by Lillian Csernica on March 28, 2014
Today’s post is part of a Writing Process Blog Hop I was invited into by one of my favorite people, Setsu Uzume.
As part of the Hop, I’m answering four questions about my personal writing process and then passing the baton to four other bloggers whose work I enjoy and respect.
What are you working on?
The first novel in my Japanese historical romance trilogy, Sword Master, Flower Maiden. I’m plowing through the second edit right now, making adjustments for consistency in characterization as well as upping the stakes here and there. In Satsuma, Japan, of 1865, an English girl raised to be the highest class of courtesan escapes the cruel samurai Nakazawa who demanded her as payment for her father’s gambling debts when she was just six years old. Now, sixteen and determined to thwart her captor’s power-hungry schemes, Yuriko flees her guards and rushes straight into the path of bandits pursued by Tendo Kazuhiro, a ronin watching over a nearby village. Captivated by Yuriko’s beauty and courage, Tendo is determined to protect her from her enemies. The love that blossoms between them makes them determined to defeat Nakazawa.
How does your work differ from others in the genre?
I think history is full of treasures waiting to be discovered, stories waiting to be told. Laura Joh Rowland’s Sano Ichiro is a fine hero, an excellent leading man for a mystery series. I hope Tendo Kazuhiro can live up to that standard of excellence as a romance hero. Multi-ethnic romance is not well represented in the genre, especially in the subgenre of historical romance. I happen to find Asian men very attractive, so Japan was a natural choice as a setting for my novels. To bring a Caucasian woman into the Japan of the Tokugawa Shogunate and enable her to speak fluent Japanese took some doing. I knew Yuriko had to be fluent in order to communicate with Tendo-san. Only then could they achieve ishin-denshin, or “heart-to-heart communication.”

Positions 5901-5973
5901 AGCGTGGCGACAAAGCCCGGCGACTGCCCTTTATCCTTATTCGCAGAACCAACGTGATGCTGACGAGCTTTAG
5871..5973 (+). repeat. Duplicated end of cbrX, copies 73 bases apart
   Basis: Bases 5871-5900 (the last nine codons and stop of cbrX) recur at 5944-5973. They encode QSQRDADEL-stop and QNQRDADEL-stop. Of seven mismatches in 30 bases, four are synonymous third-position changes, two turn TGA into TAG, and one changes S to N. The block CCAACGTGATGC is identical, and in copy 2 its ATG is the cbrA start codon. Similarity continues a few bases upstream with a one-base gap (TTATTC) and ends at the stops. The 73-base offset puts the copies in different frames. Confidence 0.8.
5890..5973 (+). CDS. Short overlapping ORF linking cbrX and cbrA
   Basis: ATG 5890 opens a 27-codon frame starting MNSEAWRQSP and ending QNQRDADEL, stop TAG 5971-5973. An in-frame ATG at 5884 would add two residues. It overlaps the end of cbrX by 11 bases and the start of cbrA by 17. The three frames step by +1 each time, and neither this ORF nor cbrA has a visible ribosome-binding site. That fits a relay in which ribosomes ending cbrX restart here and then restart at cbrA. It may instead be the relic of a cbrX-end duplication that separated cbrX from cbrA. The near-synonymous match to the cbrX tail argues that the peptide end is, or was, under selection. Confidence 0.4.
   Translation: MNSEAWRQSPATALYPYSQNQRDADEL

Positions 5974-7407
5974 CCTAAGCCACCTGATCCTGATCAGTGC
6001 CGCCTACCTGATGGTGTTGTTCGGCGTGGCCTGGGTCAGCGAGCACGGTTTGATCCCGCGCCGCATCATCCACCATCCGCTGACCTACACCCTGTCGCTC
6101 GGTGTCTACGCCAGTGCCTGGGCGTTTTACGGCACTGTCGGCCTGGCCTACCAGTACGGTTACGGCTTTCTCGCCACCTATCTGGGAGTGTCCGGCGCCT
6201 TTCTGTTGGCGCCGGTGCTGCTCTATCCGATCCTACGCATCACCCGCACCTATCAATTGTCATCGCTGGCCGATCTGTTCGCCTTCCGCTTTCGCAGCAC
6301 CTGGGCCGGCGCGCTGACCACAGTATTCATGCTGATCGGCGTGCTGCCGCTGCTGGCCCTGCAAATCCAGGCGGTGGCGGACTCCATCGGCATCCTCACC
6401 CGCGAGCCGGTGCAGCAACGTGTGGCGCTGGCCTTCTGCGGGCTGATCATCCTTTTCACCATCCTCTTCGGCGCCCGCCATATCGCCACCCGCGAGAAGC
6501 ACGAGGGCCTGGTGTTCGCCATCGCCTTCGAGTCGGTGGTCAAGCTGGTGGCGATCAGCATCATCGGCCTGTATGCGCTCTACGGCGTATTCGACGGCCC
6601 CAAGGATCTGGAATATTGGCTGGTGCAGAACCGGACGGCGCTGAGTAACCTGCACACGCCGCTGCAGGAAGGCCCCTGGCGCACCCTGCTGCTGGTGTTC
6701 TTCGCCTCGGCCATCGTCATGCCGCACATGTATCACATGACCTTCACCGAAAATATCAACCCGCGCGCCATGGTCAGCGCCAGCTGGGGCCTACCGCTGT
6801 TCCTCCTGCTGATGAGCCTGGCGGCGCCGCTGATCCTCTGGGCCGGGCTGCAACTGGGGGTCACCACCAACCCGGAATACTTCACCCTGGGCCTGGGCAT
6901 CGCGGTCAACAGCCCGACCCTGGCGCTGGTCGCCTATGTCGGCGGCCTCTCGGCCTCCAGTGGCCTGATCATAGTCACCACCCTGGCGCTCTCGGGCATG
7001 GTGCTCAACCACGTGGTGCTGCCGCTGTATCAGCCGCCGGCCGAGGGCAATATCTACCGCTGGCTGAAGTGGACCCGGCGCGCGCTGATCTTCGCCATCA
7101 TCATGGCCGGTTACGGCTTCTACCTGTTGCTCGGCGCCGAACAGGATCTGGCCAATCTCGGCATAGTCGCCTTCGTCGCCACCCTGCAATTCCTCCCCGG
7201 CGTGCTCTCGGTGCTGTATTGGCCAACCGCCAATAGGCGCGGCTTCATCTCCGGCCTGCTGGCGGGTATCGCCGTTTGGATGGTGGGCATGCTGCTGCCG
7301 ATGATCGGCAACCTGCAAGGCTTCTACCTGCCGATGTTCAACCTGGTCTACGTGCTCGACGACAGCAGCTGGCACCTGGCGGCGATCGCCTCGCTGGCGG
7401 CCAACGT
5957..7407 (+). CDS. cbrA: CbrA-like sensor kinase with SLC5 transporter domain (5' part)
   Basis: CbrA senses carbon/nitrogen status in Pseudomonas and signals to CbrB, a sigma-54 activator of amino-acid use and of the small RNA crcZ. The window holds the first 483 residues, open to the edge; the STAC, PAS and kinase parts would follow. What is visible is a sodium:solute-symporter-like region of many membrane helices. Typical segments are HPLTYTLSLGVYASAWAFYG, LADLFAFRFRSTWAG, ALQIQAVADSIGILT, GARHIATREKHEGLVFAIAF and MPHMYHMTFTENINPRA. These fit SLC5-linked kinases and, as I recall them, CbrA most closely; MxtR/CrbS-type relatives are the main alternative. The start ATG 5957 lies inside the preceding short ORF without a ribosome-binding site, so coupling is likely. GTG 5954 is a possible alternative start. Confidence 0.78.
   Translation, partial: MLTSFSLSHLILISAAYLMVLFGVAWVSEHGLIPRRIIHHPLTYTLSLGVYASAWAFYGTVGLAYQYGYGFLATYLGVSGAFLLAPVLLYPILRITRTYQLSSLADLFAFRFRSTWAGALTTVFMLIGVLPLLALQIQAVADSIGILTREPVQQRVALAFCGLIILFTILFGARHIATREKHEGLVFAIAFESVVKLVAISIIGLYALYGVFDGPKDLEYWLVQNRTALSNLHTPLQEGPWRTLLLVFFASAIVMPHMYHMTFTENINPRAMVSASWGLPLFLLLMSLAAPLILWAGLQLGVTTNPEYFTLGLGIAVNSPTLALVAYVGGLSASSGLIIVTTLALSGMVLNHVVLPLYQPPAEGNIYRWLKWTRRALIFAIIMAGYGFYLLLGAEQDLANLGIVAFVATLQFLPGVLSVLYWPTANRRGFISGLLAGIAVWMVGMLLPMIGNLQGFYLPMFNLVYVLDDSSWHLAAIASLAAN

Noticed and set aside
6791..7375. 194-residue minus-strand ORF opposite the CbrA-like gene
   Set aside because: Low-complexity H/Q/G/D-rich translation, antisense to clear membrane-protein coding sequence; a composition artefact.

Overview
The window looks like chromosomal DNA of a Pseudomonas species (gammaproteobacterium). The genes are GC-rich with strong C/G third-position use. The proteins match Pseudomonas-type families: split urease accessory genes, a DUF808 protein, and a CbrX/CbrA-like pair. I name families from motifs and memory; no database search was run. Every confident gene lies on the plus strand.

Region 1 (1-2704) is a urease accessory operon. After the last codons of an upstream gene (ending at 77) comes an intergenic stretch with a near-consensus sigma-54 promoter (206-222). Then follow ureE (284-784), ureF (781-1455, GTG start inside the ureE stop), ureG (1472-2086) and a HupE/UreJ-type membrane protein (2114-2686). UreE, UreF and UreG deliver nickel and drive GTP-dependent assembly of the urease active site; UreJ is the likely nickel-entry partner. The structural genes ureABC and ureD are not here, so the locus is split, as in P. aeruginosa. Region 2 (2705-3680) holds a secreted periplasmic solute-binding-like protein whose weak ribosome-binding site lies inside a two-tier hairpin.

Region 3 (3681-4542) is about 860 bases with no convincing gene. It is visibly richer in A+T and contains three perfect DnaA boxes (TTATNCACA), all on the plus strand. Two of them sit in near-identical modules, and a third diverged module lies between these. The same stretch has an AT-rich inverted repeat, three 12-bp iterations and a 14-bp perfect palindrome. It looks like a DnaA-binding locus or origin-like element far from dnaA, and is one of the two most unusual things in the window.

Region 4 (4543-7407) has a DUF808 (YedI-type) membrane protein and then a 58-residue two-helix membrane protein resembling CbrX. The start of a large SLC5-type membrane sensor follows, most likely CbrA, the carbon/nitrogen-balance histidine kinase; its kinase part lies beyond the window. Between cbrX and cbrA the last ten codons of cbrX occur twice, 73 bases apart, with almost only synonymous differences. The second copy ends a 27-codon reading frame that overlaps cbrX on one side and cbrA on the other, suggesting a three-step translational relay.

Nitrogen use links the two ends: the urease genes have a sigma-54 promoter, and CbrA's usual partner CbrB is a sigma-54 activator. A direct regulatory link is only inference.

Why do you write what you write?
I write fantasy. I write escapist genre fiction because there’s not enough love and magic and a sense of wonder in today’s world. Part of the reason I write historical fiction is my enjoyment of political intrigue, foreign cultures, and the challenge of recreating my chosen settings on the page. Short stories are a different thrill altogether. I have to keep it simple, keep it tight, and still bring plenty of depth and solid story values to my tale. I also write because I love language. I love words. I love being able to speak to someone from a foreign country in his or her own language. So far my work has been translated into German and Italian. I would be overjoyed if the Japanese trilogy was to one day be translated into Japanese itself.
How does your writing process work?
The answer to that depends on what I’m working on. Generally speaking, I go through five drafts. First draft: plot, dialogue, character and some setting. Second draft: fleshing out character, making some plot events more intense and raising the stakes. Third draft: Major revisions as necessary. Fourth draft: filling in the background details, checking for consistency, changing any character names that conflict, as well as editing for length. Fifth draft: beating the manuscript like an old rug to knock out everything that doesn’t need to be there then polishing what’s left. In this draft I get down to what’s called the “microwriting level” and do quality control line by line. Somewhere between the Third and Fifth Drafts I often call in my beta readers to help me see what I might be missing. That kind of help is invaluable.
Setsu mentioned listening to music while she writes. I do that too. I choose the music based on the emotional tone of the writing I need to do. When I wrote Ship of Dreams, U2’s “With or Without You” became Alexandre’s theme song. Rosalind’s music varied from Berlin to Evanescence to Pat Benatar to uplifting instrumentals.
I hereby pass the baton to four writers who are well worth your time and attention:
Sandy Appleyard — “Author of hopeful memoirs and fiction.” Sandy is a very kind lady with a generous heart.
Dorian Graves — In words and pictures, Dorian does amazing things. I shall watch her career with interest.
Patricia H. MacEwen — Marine biologist, physical anthropologist, former CSI in Stockton, Pat’s Been There and Done That in places that would make most of us run screaming. Look for her cover story on the latest issue of Fantasy & Science Fiction!
Blair Bonet — If you’re in the mood for something steamy and southern, start with Moonlight on the Bayou, first in the Benoit Erotic Romances.
Looking forward to your answers, ladies!